The tragic consequences of this state’s inadequate mental health treatment facilities played out again last week, this time in the United General Hospital in Sedro-Woolley.
The hospital kept a 13-year-old boy, who was having a serious mental health crisis, in an emergency room bed for two weeks. After an involuntary treatment hearing, the court ordered the hospital to release the boy without treatment.
It’s a scenario too often played out in Thurston County and across the state. Almost every day, mentally ill people are boarded in hospital emergency rooms because the state has an acute shortage of psychiatric beds.
By state law, hospitals must provide an evaluation for involuntary commitment within 12 hours. But it frequently doesn’t occur, and patients are either detained in ER beds awaiting treatment, like the Skagit Valley boy, or released to the streets without any treatment.
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Neither option is acceptable.
The problem requires the Legislature to fund the construction of more 16-bed Evaluation and Treatment facilities, and also the ongoing cost of providing care. State lawmakers have been moving too slowly on this issue.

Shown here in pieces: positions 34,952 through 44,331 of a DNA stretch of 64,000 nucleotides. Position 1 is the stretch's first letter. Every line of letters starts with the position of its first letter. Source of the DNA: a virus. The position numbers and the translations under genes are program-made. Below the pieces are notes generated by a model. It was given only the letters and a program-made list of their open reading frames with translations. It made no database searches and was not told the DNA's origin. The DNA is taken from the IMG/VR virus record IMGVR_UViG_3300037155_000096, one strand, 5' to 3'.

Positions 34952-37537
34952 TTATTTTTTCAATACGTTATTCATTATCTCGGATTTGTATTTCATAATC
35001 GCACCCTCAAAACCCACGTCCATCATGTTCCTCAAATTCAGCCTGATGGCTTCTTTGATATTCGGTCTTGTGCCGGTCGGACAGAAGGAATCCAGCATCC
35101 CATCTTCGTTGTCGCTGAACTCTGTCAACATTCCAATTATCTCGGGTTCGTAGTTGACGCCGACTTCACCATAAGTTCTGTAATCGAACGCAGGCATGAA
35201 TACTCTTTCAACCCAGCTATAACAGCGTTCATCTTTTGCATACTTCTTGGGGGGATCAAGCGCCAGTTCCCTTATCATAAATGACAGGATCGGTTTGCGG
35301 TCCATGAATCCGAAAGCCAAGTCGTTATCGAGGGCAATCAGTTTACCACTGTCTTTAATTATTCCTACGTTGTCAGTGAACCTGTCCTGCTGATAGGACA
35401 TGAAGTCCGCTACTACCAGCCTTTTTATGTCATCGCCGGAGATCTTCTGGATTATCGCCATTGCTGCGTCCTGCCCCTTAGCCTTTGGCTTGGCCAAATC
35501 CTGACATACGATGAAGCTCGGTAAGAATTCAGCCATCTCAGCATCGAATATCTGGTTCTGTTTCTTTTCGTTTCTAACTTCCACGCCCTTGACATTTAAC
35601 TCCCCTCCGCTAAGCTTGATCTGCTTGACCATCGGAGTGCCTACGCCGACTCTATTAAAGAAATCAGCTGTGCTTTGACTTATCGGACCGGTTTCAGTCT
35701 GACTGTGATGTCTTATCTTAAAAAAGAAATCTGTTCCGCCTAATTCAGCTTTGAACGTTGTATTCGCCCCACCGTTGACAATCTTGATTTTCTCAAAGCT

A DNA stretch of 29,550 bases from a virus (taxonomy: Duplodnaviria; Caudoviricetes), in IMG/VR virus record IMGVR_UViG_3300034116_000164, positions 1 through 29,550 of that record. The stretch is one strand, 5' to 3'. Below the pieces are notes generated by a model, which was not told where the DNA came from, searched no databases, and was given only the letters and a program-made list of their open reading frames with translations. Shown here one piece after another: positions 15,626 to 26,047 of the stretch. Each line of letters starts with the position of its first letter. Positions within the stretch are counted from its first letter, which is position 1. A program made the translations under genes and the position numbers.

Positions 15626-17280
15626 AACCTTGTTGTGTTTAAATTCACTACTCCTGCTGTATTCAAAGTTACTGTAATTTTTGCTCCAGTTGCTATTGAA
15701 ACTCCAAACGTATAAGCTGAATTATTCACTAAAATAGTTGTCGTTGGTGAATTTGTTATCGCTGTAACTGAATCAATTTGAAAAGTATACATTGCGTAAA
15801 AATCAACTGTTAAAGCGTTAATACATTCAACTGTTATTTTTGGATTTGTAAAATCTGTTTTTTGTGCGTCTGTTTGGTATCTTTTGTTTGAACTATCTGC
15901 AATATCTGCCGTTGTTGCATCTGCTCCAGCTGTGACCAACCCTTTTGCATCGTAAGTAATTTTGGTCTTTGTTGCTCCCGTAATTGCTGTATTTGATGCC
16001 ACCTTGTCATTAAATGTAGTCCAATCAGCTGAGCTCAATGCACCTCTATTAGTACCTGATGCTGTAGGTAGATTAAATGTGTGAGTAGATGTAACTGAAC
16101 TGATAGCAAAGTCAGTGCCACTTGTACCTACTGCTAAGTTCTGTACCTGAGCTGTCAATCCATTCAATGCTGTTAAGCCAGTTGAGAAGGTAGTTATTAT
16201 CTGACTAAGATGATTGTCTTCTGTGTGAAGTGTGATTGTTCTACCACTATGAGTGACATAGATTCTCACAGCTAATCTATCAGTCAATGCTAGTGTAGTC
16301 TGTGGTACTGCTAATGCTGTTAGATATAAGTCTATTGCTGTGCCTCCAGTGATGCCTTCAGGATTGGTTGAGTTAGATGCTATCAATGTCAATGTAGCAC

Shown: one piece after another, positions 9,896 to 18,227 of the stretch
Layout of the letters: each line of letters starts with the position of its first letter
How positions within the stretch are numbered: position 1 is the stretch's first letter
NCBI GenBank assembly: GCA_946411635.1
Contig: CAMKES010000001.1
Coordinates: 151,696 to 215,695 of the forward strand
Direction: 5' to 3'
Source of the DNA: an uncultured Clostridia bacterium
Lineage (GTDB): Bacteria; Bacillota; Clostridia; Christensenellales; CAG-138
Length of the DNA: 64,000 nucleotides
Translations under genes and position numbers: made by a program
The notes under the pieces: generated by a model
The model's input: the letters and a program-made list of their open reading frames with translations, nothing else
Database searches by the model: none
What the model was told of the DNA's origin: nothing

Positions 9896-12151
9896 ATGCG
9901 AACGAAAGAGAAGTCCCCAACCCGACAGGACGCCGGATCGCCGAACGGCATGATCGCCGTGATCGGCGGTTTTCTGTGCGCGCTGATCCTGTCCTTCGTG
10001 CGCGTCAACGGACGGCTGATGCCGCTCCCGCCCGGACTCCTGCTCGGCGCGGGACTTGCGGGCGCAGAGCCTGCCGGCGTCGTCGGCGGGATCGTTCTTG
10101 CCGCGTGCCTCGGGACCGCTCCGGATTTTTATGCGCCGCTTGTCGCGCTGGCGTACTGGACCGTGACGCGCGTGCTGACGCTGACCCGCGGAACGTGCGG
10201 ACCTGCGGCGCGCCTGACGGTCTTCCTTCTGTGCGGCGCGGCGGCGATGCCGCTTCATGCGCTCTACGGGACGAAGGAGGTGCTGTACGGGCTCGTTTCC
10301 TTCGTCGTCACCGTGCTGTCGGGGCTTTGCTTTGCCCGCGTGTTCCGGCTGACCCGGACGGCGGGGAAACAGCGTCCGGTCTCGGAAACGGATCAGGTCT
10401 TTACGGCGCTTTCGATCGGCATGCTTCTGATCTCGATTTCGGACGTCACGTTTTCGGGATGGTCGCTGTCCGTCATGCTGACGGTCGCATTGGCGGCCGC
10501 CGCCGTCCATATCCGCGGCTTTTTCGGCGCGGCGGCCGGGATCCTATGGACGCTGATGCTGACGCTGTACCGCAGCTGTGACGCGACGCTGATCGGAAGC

The outcome of a case to be heard by the state Supreme Court in June could hurry the Legislature along.
The high court has expedited an appeal of a lower court decision in Pierce County that said detaining people in ER beds without providing treatment violated their civil rights. Ten individuals joined the action against the state and Pierce County.
The state and Pierce County are expected to argue in part that the remedy is legislative and state lawmakers are making progress.
However the state Supreme Court decides this case, the burden is on the Legislature to substantially increase mental health funding, especially the construction and operating of additional Evaluation and Treatment facility beds.
The ultimate responsibility rests with the federal government. Forty years ago it deinstitutionalized mental health care, closed too many psychiatric hospitals and has never supplied communities with sufficient funding to provide treatment.
But that doesn’t excuse the state of Washington. We rank near the bottom of all states in providing access to psychiatric care. Our 10.5 beds per 100,000 ranks us 47th.
The 2014 Legislature approved funds to operate three new 16-bed Evaluation and Treatment facilities, including the addition of one to serve Thurston and Mason counties. But lawmakers didn’t pass a capital budget, so it’s unlikely all three will open until after next year’s biennium budget.
It’s a disgrace to leave people in crisis in emergency rooms around the state. It’s even worse to send them back onto the streets without treatment.